Amazing Rocketry Facts, Quotes and Activities
The term rocketry generally refers to the design, study, experimentation, use of, and construction of rockets. This includes everything involved for a variety of model rockets used and created by hobbyists all the way up to the professional research, rocket construction, and space launches done by NASA.
Facts and Quotes about Rocketry
Rockets can be powerful. An average professionally constructed rock has more than a million pounds of thrust. That is a lot of force.
Rocketry can be risky. The astronauts of the rocket-propelled Apollo were actually unable to get life insurance because of the high risk involved with being propelled into space by rockets, so they signed autographs that could be sold in the event that something happened to them.
Rockets have been around for a while. Robert Goddard launched the first liquid-propellant rocket back in 1926.
Rockets have four main parts. In an average rocket, you will find a body, payload, guidance, and propulsion. These make up the basic components.
Rockets get us into space. Rockets are a big part of launching spaceships. The large amount of thrust that they create helps the spaceships to achieve escape velocity. If we were in a world without rockets, we might still be waiting to reach the moon.
Rockets use fuel. Rockets need to burn fuel, which produces gas that escapes the rocket with enough force to propel it upward.
“As to rocket ships flying between America and Europe, I believe it is worth seriously trying for. Thirty years ago, persons who were developing flying were laughed at as mad, and that scorn hindered aviation. Now we heap similar ridicule upon stratoplane or rocket ships for trans-Atlantic flights. “
- Auguste Piccard
“For forty-nine months between 1968 and 1972, two dozen Americans had the great good fortune to briefly visit the Moon. Half of us became the first emissaries from Earth to tread its dusty surface. We who did so were privileged to represent the hopes and dreams of all humanity. For mankind it was a giant leap for a species that evolved from the Stone Age to create sophisticated rockets and spacecraft that made a Moon landing possible. For one crowning moment, we were creatures of the cosmic ocean, an epoch that a thousand years hence may be seen as the signature of our century. “
- Buzz Aldrin
“Time travel used to be thought of as just science fiction, but Einstein's general theory of relativity allows for the possibility that we could warp space-time so much that you could go off in a rocket and return before you set out.”
- Stephen Hawking
“Rockets are just another name for trouble. Either you just had trouble, you are having trouble, or you are going to have trouble.”
- Milt Rosen
- NASA: Rocketry
- The National Earth Science Teachers Association’s Windows to the Universe: Rockets
- Smithsonian National Air and Space Museum: Rockets and missiles
- Massachusetts Institute of Technology: The rocket
- New Mexico State University: Rocketry: Early 20th century pioneers
Rocketry for Kids and Teens (Model Rocketry)
Model rocketry is a great hands-on way to start learning about engineering, physics, and more. A model rocket is much smaller than the ones used to propel spaceships, but it uses many of the same basic principles. While professional rockets can go extremely high with great force, model rockets are intended to reach low altitudes.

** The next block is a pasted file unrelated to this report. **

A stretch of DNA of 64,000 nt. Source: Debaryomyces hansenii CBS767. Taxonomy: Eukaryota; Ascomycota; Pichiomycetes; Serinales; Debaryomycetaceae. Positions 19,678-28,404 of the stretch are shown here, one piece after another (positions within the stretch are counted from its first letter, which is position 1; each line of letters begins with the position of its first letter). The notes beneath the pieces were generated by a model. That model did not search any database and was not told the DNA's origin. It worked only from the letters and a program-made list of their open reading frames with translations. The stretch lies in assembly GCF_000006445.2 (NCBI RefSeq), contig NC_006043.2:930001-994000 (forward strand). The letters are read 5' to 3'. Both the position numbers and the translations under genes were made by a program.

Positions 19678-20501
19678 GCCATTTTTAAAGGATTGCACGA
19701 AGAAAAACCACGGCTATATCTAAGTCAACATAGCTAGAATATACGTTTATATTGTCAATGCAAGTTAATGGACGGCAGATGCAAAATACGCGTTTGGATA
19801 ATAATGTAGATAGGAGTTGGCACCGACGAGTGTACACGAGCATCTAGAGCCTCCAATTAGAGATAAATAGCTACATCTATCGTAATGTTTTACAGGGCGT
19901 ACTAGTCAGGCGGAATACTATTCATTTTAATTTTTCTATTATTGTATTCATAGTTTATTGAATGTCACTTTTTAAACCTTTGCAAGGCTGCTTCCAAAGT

There are model rocketry clubs all across the country, and many of them have rocket launching events and contests, so do not be afraid to jump in!
As with anything, the first rule is to stay safe, and this is especially true with model rockets which can pose a risk of injury. To reduce the risk of injury, be sure to follow these rules:
- Use lightweight parts that are not made of metal when creating the body, nose, and fins
- Only use certified model rocket motors
- Utilize an electrical launch system
- Do not let anyone approach a rocket immediately after it misfires
- Use a countdown
- Make sure that everyone is a safe distance away before launching a rocket
- Stay within size requirements for model rockets
- Do not launch rockets near planes
- Use a large open area as a launch site
- Have a recovery system such as a parachute for the rocket
- Do not try to recover the rocket if it lands somewhere unsafe such as if it gets caught on power lines
There are many different tried and tested techniques that you can use to build a model rocket.
If you are using a kit, make sure to:
- Read the instructions first
- Check to make sure that all the parts are provided and that they are in good condition
- Strengthen the body tube ends
- Use the right tools for the job
If you are constructing your own rocket, make sure to:
- Do your research
- Check that all the parts you will be using are in good condition and are compliant
- Avoid using sharp or metal parts
- Make sure that the fuel you are using is safe for model rockets and the materials you will be using
You can learn a lot about science by learning about the basic principles behind constructing and launching a model rocket. In fact, model rockets can make a great science fair project. Along with studying science and mathematics, constructing model rockets can even help you begin to prepare for a career in aerospace engineering, also known as rocket science.
- National Association of Rocketry: Model rocket safety code
- National Archives Federal Register: Requirements for amateur rocket activities
- Ohio 4-H Club: Designing your own model rocket
- Cornell University: How do I build a model rocket? (intermediate)
Are you still interested in learning more about rocketry? There are plenty of rocketry activity ideas available online. Check out AMA Flight School’s Paper rocket classroom activity. The University of Colorado Boulder goes one step further with their Pop rockets hands-on activity. At Berkeley, they also discuss how to do a rocket experiment with a balloon: Rockets away.